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Wednesday, January 12, 2011

Top 10 Week: Performances By Men in 2010

#10: Mark Ruffalo, The Kids Are All Right

Mark Ruffalo has always been a dependable and consistently excellent actor, so it should come as no surprise that his performance in The Kids Are All Right is great. His character is deceptively simple, the laid back guy who just goes along, up for whatever. However, there are depths to the character and layers that Ruffalo reveals. Just watch his final scene in the film, that helpless, pleading look on his face. You'll see what I mean.

#9: Jay Baruchel, The Trotsky

I've been a Jay Baruchel fan since the sadly short-lived TV show Undeclared and he's never let me down. Though, it is a bit odd that he's still playing teenagers. His performance as a Trotsky obsessed teen determined to bring about a revolution is engaging and funny and all around brilliant.

#8: Christian Bale, The Fighter

As Mark Wahlberg's older, drug addicted brother who has long since crashed and burned, Christian Bale shines. Though a few critics have written off his performance as "showy," I think it rings with authenticity from beginning to end. Bale has, shockingly, never been nominated for an Oscar. I think it's safe to say that that will change with this performance.

#7: Jeff Bridges, True Grit

Not many actors would be brave enough to step into John Wayne's iconic shoes but leave it to Jeff Bridges to do it and make it work. His Rooster Cogburn is a gritty, tough, occasionally drunk S.O.B. who knows how to take care of business. With a character as colorful as Rooster, it would be easy to go over the top, but Bridges keeps it in line and delivers a great, compelling performance.

#6: Andrew Garfield, The Social Network

As the one who gets left behind, Garfield is really the emotional centre of The Social Network. In my review I described him as playing "the wife" role (whereas Justin Timberlake gets to play the rival for the protagonist's affections), which I think is a fairly accurate description of his place in the story. The wounded puppy thing that he's so adept at works especially well here. He's the film's only really sympathetic character and his suffering helps give the film it's resonance.

#5: John Hawkes, Winter's Bone

Mad, bad and dangerous to know, John Hawkes' character Teardrop is the scariest character in a film full of scary characters. This is a commanding performance, one of controlled intensity. Teardrop is a man of few words, but Hawkes plays him with his whole body, his posture alone saying what 1000 words never could. This is not just one of the best performances of the year, it's also (sadly) one of the most underrated.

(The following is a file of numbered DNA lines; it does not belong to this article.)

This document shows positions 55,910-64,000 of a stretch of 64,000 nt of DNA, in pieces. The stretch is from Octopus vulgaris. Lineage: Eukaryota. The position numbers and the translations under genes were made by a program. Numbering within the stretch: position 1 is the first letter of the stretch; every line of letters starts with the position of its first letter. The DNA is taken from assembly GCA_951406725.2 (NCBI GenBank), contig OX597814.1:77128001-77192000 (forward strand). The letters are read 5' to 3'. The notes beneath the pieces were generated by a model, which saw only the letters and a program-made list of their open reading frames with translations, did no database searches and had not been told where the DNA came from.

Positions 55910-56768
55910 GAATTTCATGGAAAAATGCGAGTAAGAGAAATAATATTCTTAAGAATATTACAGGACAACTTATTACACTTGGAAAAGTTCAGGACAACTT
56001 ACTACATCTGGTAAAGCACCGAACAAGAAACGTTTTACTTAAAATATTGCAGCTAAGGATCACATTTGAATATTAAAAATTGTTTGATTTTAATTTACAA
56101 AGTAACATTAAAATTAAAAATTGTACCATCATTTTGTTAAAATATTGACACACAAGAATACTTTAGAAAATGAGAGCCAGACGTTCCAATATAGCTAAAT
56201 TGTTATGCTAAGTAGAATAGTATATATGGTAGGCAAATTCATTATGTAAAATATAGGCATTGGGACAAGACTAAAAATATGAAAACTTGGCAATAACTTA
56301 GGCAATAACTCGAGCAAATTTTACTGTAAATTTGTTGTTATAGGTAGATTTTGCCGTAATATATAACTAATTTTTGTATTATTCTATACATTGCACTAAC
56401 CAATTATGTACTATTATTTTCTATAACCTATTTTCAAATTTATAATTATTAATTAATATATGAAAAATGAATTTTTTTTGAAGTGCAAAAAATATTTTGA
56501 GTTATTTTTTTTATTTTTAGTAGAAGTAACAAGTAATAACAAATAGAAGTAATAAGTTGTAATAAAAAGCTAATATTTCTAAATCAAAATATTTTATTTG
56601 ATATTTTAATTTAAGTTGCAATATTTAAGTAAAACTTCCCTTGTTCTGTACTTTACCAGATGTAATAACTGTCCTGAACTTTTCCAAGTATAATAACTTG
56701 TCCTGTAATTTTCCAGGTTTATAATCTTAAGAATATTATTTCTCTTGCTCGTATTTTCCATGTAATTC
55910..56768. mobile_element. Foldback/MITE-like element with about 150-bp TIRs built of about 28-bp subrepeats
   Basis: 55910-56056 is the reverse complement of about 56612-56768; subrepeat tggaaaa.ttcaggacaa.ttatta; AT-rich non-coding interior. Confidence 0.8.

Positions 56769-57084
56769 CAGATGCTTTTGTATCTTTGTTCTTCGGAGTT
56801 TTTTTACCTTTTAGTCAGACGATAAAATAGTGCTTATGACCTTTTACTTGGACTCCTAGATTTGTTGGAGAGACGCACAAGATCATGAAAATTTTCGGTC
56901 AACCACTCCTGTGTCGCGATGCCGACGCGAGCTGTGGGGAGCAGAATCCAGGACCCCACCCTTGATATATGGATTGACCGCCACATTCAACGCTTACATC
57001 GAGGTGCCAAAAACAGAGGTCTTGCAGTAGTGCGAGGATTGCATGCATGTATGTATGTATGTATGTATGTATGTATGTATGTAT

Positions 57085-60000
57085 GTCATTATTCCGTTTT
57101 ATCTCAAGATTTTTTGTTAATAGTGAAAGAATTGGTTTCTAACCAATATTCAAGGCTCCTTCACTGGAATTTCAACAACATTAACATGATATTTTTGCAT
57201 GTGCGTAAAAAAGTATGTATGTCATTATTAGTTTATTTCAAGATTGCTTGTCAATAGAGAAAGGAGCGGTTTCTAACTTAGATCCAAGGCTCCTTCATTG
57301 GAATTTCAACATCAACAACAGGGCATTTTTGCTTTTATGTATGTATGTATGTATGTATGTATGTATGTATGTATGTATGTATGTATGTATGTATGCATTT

#4: George Clooney, The American

George Clooney's performance as the haunted and on-guard assassin is one of the best of his career. It's a quiet performance that depends less on what he says than on how he looks when he's not saying it. He plays a man with many secrets, many regrets, and a whole host of fears and Clooney is able to convey all of that. It's an effective performance that leaves a lasting impression.

#3: Jesse Eisenberg, The Social Network

Jesse Eisenberg is no stranger to playing unlikeable characters (if you haven't seen The Squid and the Whale, I highly recommend it) but he always manages to bring some element of humanity to them that makes them work as protagonists. As depicted in The Social Network, Mark Zuckerberg is a brilliant thinker but totally lost when it comes to interacting with other humans. At times he seems almost robotic but Eisenberg's performance never seems artificial or contrived.

#2: Colin Firth, The King's Speech

In The King's Speech, Colin Firth gets to play both the hauteur and the humility of King George VI. He is a proud man consistently humiliated by his stutter, his dignity undercut by his own mind and body. There are great depths to this performance, which never allows the character's disability to become a crutch for the actor. In all likelihood, Firth will win an Oscar for this performance. He certainly deserves it.

#1: James Franco, 127 Hours

For most of its running time, 127 Hours is simply "the James Franco show." Trapped and alone, the character contrives various plans of escape, relives old memories, and tries to keep himself amused and sane. Franco's performance is at times funny, at times heartbreaking and, in one scene in particular, almost unbearably intense. He has nobody but himself to play off of for much of the story, but his performance never becomes tiresome nor does it ever falter. It's brilliant from beginning to end.

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